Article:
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Jim Collins is editor emeritus of The News-Herald and also serves as executive in residence at Lakeland Community College. His popular weekly column appears each Sunday in Comment in The News-Herald.

Friday, January 18, 2013

Busy Legion auxiliary well deserving of high honor

It was a week back, and we were discussing the attributes of Al Zehe, owner of Willo True Value Hardware, who will be honored Jan. 28 as the Distinguished Citizen for the Willoughby area.

Today let us turn our attention to the ladies of Palmer-Roberts American Post 214 Auxiliary, who will receive accolades as the area’s Distinguished Civic Organization.

The honors are bestowed each year by the Willoughby Rotary Club in traditions that date back to 1956.

Distinguished business leaders plus businesses of note are honored in separate ceremonies held by the Willoughby Chamber of Commerce — this year on Jan. 25.

Both honors luncheons will be held at Pine Ridge Country Club in Wickliffe.

Both luncheons are open to the public and are well-worth your attention. Our focus today, however, will be upon the American Legion auxiliary and the good deeds it performs throughout the year which have led to this year’s award.

While Al Zehe is a one-man dynamo, the ladies of the Legion post work as a highly efficient and dedicated machine to make life better for a number of people and groups throughout the area.

The lady who has been president of the unit for as long as I can remember is Martha Setlock, for whom the word “dedicated” was not only coined, but included in Webster’s so that others can look up its meaning.

I, for one, am awed by all the things the ladies do. The unit has more than 200 members, and as is the case with most such organizations, about two dozen are very active and go above and beyond the call of duty in the unit.

The Willoughby group is one of about 10,000 such units nationwide that have earned places of honor in their communities and have achieved reputations for selfless service.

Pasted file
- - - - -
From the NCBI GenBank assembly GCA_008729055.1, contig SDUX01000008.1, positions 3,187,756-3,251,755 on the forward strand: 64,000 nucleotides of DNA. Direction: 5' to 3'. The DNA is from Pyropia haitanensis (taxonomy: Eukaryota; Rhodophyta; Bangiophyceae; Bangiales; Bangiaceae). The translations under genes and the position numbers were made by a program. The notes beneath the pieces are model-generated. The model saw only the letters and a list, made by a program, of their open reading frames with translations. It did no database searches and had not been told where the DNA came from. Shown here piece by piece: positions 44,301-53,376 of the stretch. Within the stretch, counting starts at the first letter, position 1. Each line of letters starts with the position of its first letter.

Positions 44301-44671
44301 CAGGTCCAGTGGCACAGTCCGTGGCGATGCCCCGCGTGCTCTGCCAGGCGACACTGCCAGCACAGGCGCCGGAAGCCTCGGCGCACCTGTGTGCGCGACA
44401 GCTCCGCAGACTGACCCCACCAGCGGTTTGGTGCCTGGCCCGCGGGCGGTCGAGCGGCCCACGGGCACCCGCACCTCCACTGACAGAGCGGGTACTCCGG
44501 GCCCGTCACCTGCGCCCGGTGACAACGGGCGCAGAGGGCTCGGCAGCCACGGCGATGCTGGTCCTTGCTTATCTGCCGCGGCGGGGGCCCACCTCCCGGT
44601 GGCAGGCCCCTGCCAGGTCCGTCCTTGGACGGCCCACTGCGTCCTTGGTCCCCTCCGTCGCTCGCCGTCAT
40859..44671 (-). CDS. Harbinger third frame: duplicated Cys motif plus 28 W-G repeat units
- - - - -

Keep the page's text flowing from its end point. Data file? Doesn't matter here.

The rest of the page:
The local unit, in fact, has been honored at a national convention with an award for the best overall community program.

Being No. 1 in the nation among Legion auxiliaries is no small achievement. Here are some of the things the ladies at the Willoughby post do:

They plan and carry out programs to benefit veterans, young people and the community at large.

They provide food baskets and Giant Eagle food cards for several families each year for Thanksgiving, Christmas and Easter. They help deserving families with children in need of assistance, not only with food, but also with at least four wrapped gifts for each child, plus other special items.

They aided one small boy with several handicaps, including blindness and autism, providing him with special toys and gifts. Not only that, the ladies learned the boy needed school supplies. Funds were supplied to help, as was money for gas for trips to the Cleveland Clinic several times a week.

The ladies were able to obtain donations to help in the effort.

By way of acknowledging needs for education, the ladies each September “shower” local elementary schools with supplies and book bags. Over three years, about $1,500 in supplies and gift cards were provided for coats and shoes.

Books were donated to a school library, and teachers were recognized for their efforts. About 300 American flags were presented to children at a school assembly program on flag education. A young lady was also sent to Buckeye Girls State.

One of the Legion’s best known programs is the sale of poppies in May, especially at the Memorial Day parade. Contributions are used exclusively to assist veterans and their families. The poppies are worn proudly in memory of those who have died to preserve the freedoms we enjoy.

A book/bake sale raised funds to assist a cancer victim, and a potluck dinner was held at the post home to raise funds for the American Diabetes Association.

A rose bush at Point Park and Blue Star banners are among the unit’s other contributions.

That is just a sampling of the good deeds performed by the ladies of the auxiliary. You can join in paying tribute to them by attending the Jan. 28 luncheon, which will begin at 11:30 a.m. at Pine Ridge Country Club.

Tickets are $20 each, and reservations are necessary. You can reserve your place by calling Mike Tyler at the Merhar Nationwide Insurance Agency, 440-946-2040.

I hope to see you there.


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